A few weeks ago, with celebrity Jon Stewart giving an impassioned speech on their behalf, U.S. military veterans pleaded for Congress to pass the $280 billion PACT Act to help those suffering from toxic burn pit exposures and other service-related health threats.
Using the U.S. Capitol as a backdrop, 100 or so veterans staged a peaceful protest that ultimately browbeat the Senate into passing the legislation; even though it took a second vote to pass. President Biden signed it into law last week.
A promise finally kept.
Flash back to 90 years ago, when veterans also gathered in Washington, D.C., to ask for help, and for a promise to be kept. Only that time, there were as many as 20,000 veterans who gathered at the nation’s capital with hopes of getting the bonus they were promised following their service in World War I.
This is their story:
After the Allies prevailed in the Great War, Congress passed the World War Adjusted Compensation Act in 1924, known informally as the Bonus Act. In fact, Congress overrode President Coolidge’s veto to authorize the bonuses. They would be based on a veteran’s time of service between April 5, 1917 and July 1, 1919. The veterans were to receive $1 per day for stateside service and $1.26 for those who went overseas. The payments would max out to $500 stateside and $625 for overseas duty.
The catch was that a veteran wouldn’t receive the bonus until his birthday in 1945. They could, however, borrow money using the bonus as collateral beginning in 1927. With the economy strong, many didn’t exercise that option. But on October 29, 1929, the stock market crashed sending the nation spiraling into the Great Depression. Banks suddenly lacked the money to loan to veterans, or anyone else for that matter. More than 12 million Americans were unemployed, including veterans. They were desperate to feed their families and keep roofs over their heads. They needed the money immediately.
In March 1932, veteran Walter W. Walters organized what became known as the “Bonus Expeditionary Force” (a name adapted from the World War I American Expeditionary Force that fought in Europe under General John J. Pershing). The veterans couldn’t wait 14 more years for their bonuses. They needed them immediately.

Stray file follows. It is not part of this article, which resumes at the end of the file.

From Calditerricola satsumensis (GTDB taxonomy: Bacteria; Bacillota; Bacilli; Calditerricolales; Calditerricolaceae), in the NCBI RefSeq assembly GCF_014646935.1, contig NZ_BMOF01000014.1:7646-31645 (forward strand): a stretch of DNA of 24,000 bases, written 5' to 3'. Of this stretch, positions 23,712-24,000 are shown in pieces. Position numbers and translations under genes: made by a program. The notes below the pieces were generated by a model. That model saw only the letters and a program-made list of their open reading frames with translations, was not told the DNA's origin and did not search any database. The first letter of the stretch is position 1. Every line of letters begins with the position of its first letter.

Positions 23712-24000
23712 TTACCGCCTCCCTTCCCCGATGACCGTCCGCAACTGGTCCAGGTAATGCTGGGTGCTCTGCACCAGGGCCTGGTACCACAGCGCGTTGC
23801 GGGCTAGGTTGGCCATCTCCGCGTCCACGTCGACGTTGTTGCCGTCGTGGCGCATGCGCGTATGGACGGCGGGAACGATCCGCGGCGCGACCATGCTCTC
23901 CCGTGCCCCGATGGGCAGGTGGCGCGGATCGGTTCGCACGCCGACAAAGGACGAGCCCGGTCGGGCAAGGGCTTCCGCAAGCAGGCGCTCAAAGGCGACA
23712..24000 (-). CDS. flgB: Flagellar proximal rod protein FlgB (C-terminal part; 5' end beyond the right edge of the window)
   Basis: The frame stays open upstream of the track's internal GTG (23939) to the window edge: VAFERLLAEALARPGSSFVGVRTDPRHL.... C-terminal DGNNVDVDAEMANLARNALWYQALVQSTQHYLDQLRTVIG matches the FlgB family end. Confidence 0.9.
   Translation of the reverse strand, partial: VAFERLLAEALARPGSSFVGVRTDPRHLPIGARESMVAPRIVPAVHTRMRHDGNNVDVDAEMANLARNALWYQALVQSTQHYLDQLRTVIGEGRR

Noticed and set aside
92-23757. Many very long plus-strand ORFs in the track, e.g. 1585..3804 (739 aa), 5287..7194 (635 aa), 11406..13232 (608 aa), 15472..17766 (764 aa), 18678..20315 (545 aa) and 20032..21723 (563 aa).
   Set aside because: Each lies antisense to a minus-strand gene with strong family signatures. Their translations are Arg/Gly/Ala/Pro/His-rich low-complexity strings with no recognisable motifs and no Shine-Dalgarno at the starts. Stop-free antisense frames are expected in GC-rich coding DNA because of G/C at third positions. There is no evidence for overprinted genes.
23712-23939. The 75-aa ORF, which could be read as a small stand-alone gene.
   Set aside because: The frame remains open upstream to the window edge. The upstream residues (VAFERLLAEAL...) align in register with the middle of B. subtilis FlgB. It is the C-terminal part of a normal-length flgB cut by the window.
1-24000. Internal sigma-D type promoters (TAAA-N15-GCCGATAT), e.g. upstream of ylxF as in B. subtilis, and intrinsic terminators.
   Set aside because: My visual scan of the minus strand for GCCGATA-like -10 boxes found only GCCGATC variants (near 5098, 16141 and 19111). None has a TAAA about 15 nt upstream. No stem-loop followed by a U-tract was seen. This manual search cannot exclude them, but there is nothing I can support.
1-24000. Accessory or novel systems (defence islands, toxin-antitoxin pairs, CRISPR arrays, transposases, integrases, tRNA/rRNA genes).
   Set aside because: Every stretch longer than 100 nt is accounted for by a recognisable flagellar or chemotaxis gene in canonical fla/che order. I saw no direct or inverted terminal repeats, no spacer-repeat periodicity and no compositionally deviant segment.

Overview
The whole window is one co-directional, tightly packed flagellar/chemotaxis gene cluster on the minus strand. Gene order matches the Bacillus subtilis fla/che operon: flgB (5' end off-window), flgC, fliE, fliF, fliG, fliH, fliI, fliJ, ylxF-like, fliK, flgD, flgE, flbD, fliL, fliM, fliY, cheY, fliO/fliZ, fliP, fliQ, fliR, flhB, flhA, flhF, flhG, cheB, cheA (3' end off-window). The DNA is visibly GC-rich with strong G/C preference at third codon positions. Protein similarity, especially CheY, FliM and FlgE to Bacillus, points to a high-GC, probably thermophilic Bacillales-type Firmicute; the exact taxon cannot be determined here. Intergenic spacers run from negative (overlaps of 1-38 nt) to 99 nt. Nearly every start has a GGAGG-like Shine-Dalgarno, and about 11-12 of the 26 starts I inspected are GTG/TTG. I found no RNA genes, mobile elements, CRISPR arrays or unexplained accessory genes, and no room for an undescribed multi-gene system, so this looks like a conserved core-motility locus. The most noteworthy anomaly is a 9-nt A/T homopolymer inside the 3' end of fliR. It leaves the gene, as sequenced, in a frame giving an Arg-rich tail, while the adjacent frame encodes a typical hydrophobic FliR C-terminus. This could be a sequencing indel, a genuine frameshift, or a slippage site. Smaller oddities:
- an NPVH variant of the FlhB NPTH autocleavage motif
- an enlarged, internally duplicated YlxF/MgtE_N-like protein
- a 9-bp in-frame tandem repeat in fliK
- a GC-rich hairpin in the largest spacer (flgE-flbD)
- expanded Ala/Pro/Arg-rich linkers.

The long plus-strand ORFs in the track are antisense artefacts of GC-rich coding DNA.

They set up camps throughout Washington, including near the naval yard at Anacostia. Some family members joined them, and they got a pep talk from retired Marine Major General Smedley Butler. But President Hoover claimed “the march was largely organized and promoted by the Communists, and included a large number of hoodlums and ex-convicts bent on raising a public disturbance,” which turned public opinion against them.
Some in Congress, however, sided with the veterans. The House passed a bill to provide $2.4 million, which Hoover declared he would veto. The bill died in the Senate by a 62-18 vote, and on July 28, 1932, the president sent General Douglas MacArthur to lead 800 Army troops—with 2,700 more on standby—to break up the encampments. Also involved was future General George S. Patton, who expelled, among others, the very soldier who saved his life in World War I by pulling the wounded officer to safety in Europe.
When the veterans refused to leave, they were tear-gassed and confronted by soldiers bearing bayonets. Their encampments were burned. Two veterans were killed by D.C. police officers while 55 others were injured and 135 arrested.
Granted, Walters lacked Jon Stewart’s star power. And there was no internet then to sway public outrage needed to browbeat politicians into fulfilling their promises, as happened with the PACT Act. In fact, two-thirds of the newspaper editorials in the summer of 1932 favored the government’s actions during the so-called Bonus Army March. Two Chicago papers, however, called Hoover’s decisions “sheer stupidity … without parallel in American annals.”
Despite such treatment by their own government at the time, their march on Washington had a major impact on the country. Americans voted Hoover out of office and elected Franklin Delano Roosevelt as president. Four years later Congress overrode FDR’s veto to again pass legislation to fund the bonuses, and in June 1936 they began receiving checks that averaged $580 per veteran.
The Bonus March also led to the creation of the G.I. Bill, which Roosevelt signed into law in 1944 to help veterans go on to college and established a loan program enabling veterans to own homes.